Ethereum has been underperforming in comparison with the rest of the market and continues to be weaker. The digital asset is currently trading at $129 after an overall market bounce but posting significantly lower gains than other major cryptocurrencies although it remains ranked 2nd by market capitalization.
According to IntoTheBlock, more than 30 million Ethereum addresses are at a loss even after the recent bounce. The last 2 months have been particularly damaging to Ethereum’s price which dropped from a high of $194 back in November to a low of $116 just a few days ago.
Back in October, only 86% of Ethereum addresses were at a loss and holding was at an all-time high. Now after ETH has dropped below $130, only around 4,000 addresses are ‘in the money’ according to IntoTheBlock statistics.
The report also shows that Bitcoin holders are significantly better than Ethereum holders and that the majority of Ethereum users bought ETH above $200 which is far away from the current price.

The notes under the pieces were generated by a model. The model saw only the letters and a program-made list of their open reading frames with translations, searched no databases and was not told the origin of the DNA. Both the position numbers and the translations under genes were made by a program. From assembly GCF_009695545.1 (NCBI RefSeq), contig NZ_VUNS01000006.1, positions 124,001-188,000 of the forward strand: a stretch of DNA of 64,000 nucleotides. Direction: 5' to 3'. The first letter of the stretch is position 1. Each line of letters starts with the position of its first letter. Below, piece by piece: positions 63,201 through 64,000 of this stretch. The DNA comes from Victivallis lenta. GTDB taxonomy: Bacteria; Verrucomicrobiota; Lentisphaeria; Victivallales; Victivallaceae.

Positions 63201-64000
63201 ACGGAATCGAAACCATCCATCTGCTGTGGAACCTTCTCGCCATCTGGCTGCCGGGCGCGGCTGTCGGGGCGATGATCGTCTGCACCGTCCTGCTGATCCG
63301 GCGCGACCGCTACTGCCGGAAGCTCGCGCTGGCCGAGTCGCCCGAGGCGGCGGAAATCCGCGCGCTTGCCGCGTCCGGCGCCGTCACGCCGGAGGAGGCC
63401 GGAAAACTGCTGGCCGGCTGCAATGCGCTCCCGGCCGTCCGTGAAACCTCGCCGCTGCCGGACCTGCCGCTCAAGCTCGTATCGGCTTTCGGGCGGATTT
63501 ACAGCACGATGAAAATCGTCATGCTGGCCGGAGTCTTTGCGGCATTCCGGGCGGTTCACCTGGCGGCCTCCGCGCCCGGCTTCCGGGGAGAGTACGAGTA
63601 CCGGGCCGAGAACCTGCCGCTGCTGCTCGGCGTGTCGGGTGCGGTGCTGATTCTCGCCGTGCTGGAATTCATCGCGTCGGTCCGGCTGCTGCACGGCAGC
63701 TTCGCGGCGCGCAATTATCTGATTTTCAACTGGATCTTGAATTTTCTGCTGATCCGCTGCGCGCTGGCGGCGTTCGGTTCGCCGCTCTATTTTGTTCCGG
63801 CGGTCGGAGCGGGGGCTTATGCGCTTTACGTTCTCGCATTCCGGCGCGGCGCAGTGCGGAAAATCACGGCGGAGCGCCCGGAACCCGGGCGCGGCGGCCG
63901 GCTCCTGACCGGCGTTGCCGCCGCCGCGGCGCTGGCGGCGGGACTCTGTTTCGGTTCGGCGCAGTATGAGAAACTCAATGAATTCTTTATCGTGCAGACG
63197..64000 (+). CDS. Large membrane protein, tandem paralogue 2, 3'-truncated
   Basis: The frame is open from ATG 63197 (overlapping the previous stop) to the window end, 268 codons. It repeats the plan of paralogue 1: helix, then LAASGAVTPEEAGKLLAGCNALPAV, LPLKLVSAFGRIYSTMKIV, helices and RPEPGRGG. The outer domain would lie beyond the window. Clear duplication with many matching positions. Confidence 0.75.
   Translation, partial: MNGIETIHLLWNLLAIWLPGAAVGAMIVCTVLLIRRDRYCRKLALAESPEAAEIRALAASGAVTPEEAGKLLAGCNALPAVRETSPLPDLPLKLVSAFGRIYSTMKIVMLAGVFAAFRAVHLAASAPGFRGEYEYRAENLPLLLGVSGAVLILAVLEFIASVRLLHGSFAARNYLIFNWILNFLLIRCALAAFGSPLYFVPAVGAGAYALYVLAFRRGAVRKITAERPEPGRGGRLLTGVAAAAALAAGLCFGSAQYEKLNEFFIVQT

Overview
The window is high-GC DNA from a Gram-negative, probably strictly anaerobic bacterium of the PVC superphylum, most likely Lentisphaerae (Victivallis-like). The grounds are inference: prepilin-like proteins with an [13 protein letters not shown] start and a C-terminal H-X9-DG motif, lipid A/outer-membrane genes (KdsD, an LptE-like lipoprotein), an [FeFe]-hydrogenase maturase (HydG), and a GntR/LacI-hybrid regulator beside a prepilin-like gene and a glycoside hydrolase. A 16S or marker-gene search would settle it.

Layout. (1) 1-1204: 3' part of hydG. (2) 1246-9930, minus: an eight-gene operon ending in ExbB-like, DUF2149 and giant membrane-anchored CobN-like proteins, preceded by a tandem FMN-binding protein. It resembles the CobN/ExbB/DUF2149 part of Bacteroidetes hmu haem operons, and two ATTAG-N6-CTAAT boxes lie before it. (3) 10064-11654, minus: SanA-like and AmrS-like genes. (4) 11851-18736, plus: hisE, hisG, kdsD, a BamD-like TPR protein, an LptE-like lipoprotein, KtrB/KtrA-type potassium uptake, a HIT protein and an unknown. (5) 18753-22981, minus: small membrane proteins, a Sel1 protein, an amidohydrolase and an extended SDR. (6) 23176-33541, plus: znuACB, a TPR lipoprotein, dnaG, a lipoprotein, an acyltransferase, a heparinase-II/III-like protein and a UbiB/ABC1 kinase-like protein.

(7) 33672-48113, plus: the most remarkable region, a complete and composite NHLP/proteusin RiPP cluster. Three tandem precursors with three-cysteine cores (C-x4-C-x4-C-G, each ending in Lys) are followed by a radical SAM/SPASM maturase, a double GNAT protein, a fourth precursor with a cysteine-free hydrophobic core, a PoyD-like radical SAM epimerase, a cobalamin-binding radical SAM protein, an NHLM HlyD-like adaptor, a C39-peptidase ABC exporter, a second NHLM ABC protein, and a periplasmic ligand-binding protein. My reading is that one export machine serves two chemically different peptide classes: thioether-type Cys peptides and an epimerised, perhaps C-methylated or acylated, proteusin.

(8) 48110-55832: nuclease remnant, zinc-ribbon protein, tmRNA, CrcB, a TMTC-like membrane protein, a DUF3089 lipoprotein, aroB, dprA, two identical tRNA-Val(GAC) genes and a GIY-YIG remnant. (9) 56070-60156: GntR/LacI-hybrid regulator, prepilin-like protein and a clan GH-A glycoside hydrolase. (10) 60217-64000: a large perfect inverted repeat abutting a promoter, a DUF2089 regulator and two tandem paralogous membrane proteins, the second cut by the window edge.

PlusToken Scam Continues to Heavily Influence ETH’s Price
PlusToken was one of the largest scam projects in the cryptocurrency market and has been a crucial factor in Ethereum’s price. Just recently, scammers moved around $100 million worth of Ethereum into an unknown wallet. According to different reports, PlusToken scammers haven’t directly dumped Ethereum’s price but have caused a lot of FUD.
Despite all the uncertainty, Ethereum is still experiencing the largest growth when it comes to new addresses being created.
Just recently, IntoTheBlock reported that Ethereum was still at the top with 38,000 new addresses being created while the top 2 had only 4,511.
Ethereum has been losing a lot of market dominance over the last 2 years and it’s currently down to 7.27% from its all-time high of 31.1% back in 2017. Meanwhile, Bitcoin continues to dominate and has reached a market dominance of 69% again.
Ethereum has also recently conducted its Istanbul Hard Fork successfully and it’s already getting ready for the next one as a part of Ethereum’s transition from the current PoW consensus algorithm to the PoS.